How to stop avoiding difficult tasks




Published on May 11, 2023

If you started reading this, then maybe you have a niggling feeling that you’re avoiding something. Or you know clearly you’re avoiding something, but you still don’t know why or what to do instead.

Perhaps you’ve even understood the cost of not doing that thing you’ve been avoiding. The cost of not having that conversation. 

It could be anything from having a conversation with a difficult colleague, with someone who isn’t performing as expected, or telling people that you are looking for a job. Anything that feels difficult.

Because here’s the thing: what you are actually avoiding is not the task itself, but how you think it will make you feel.

We are wired to avoid feeling negative emotions. So anything that can make you feel bad, rejected, insecure, judged- all that we tend to avoid at all costs.

But some costs are very high. 

What is actually costing you when you don’t have that difficult conversation? You may want to avoid rejection or feeling bad - but you are feeling bad already, aren’t you?

What is costing you when you don’t tell people you are looking for a job? When you don’t ask for help? You may avoid having people judge you but you are already feeling bad, inadequate, not good enough, aren’t you?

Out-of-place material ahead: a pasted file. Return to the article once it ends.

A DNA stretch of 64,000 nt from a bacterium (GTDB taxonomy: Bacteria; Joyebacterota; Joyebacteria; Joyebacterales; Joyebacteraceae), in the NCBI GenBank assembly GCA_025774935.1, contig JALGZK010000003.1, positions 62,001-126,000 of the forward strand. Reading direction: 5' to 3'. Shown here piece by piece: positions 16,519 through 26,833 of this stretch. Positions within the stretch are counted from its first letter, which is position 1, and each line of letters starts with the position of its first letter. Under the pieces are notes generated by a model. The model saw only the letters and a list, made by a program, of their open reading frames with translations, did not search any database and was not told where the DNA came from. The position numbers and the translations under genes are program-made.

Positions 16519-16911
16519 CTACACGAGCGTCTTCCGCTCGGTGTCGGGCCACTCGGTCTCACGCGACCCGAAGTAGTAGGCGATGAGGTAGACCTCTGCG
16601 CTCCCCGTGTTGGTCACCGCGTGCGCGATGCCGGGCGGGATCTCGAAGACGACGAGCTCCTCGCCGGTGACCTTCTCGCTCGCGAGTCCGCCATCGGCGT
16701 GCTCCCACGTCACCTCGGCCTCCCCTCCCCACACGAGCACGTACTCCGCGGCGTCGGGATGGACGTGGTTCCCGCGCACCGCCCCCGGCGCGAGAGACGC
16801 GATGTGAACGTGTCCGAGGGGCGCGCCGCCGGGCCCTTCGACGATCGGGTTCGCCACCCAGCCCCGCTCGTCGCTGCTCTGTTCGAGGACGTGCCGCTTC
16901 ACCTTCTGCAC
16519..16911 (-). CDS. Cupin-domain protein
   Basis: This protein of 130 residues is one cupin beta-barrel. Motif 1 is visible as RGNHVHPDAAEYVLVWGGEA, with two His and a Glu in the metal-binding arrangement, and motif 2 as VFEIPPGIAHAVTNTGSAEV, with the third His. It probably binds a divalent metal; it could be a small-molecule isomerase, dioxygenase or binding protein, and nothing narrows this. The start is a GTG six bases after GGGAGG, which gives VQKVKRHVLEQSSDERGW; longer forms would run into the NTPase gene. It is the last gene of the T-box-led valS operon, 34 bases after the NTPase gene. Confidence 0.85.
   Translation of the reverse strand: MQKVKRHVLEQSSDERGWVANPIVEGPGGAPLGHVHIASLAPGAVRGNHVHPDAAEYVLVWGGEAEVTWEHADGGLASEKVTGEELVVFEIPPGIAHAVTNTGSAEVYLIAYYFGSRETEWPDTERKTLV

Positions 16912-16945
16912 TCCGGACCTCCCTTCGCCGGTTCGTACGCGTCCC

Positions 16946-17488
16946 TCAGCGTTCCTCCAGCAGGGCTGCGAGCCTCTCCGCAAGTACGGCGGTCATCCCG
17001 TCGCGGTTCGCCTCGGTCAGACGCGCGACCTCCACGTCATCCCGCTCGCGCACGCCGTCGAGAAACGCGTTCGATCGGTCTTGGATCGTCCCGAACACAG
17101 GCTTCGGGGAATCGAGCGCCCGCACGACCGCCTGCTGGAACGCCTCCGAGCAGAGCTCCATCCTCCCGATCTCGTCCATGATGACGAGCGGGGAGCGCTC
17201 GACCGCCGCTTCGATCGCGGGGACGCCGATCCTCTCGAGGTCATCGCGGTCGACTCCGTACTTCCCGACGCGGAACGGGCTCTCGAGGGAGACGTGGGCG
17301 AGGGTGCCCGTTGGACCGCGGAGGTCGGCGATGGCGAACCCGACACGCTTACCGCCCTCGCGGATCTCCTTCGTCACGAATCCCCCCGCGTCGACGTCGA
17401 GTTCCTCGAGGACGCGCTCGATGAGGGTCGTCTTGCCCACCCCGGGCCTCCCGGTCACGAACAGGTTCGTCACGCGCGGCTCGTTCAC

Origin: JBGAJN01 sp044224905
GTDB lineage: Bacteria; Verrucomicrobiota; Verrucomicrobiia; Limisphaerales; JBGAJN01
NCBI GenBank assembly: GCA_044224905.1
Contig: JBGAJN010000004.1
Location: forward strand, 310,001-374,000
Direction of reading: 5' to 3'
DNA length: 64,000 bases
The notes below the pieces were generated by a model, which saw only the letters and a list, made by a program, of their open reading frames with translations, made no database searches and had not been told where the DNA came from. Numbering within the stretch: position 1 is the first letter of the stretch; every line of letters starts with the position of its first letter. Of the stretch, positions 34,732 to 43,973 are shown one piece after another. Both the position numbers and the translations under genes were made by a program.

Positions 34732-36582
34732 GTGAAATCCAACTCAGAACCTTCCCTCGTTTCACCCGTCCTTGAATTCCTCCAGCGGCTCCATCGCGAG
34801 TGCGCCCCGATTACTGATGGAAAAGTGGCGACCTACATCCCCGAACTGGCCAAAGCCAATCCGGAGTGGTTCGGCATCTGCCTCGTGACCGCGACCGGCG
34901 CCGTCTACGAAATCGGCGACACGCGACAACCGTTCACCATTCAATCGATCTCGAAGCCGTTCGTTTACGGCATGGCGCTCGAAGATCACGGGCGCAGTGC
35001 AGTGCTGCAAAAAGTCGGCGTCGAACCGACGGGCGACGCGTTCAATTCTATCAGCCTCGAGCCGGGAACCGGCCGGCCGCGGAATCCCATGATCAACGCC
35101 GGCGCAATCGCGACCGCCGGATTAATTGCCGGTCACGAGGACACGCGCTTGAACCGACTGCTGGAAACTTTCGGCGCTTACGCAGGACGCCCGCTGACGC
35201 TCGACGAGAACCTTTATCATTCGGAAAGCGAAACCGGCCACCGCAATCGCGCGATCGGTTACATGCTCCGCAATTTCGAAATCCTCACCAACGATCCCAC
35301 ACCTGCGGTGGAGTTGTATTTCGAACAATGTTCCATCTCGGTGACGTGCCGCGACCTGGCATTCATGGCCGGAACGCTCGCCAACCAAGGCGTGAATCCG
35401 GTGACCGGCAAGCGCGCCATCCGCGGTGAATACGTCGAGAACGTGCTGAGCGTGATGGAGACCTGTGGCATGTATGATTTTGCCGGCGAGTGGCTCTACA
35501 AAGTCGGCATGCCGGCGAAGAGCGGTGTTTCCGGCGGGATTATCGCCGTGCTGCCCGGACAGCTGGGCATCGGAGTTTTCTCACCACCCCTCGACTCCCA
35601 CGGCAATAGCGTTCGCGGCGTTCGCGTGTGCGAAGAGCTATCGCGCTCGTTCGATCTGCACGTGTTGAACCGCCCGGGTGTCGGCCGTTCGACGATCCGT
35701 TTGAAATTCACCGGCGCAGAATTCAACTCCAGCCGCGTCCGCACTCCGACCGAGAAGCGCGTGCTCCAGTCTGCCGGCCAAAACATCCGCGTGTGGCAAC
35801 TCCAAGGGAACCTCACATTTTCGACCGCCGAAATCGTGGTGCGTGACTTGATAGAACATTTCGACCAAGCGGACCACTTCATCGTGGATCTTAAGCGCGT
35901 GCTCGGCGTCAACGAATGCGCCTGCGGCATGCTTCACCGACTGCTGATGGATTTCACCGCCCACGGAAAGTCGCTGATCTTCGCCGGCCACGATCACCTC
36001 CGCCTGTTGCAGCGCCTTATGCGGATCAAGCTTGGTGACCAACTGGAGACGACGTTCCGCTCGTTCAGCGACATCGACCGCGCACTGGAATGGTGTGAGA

Now consider what would be the benefit of doing the task you’re avoiding.

Alongside some potential negative and temporary emotions, there is the possibility of actually achieving something amazing.

The conversation with an underperformer you have been avoiding could help them decide what they want to do. It could help your team and your business. It would help you develop your emotional capacity to be with a person who is having negative emotions while talking to you. It helps you develop your leadership.

If you tell your network you are looking for a job, someone might have just the thing for you. Or might know someone who has just the thing. You develop your capacity to ask people for help, and rely less on yourself. You develop your capacity to tell people about your problems without being ashamed. 

OK, so how can you do this?

First, consider how you’d approach the task if you weren’t the one doing it. 

It could go something like this:

1. Think of what you want to say

2. Write down what worries you about saying all those things

3. Speak to a friend or coach about the things that worry you and ask for another perspective

4. Do the thing/have the conversation

5. Speak to a friend or a coach about your thoughts and feelings after the conversation

Most importantly, be very gentle and kind with yourself. You will likely feel some shitty feelings but that’s all they are. You can feel shitty feelings and still do things. The more you develop this skill, the more you’ll see you can do anything you put your mind to.




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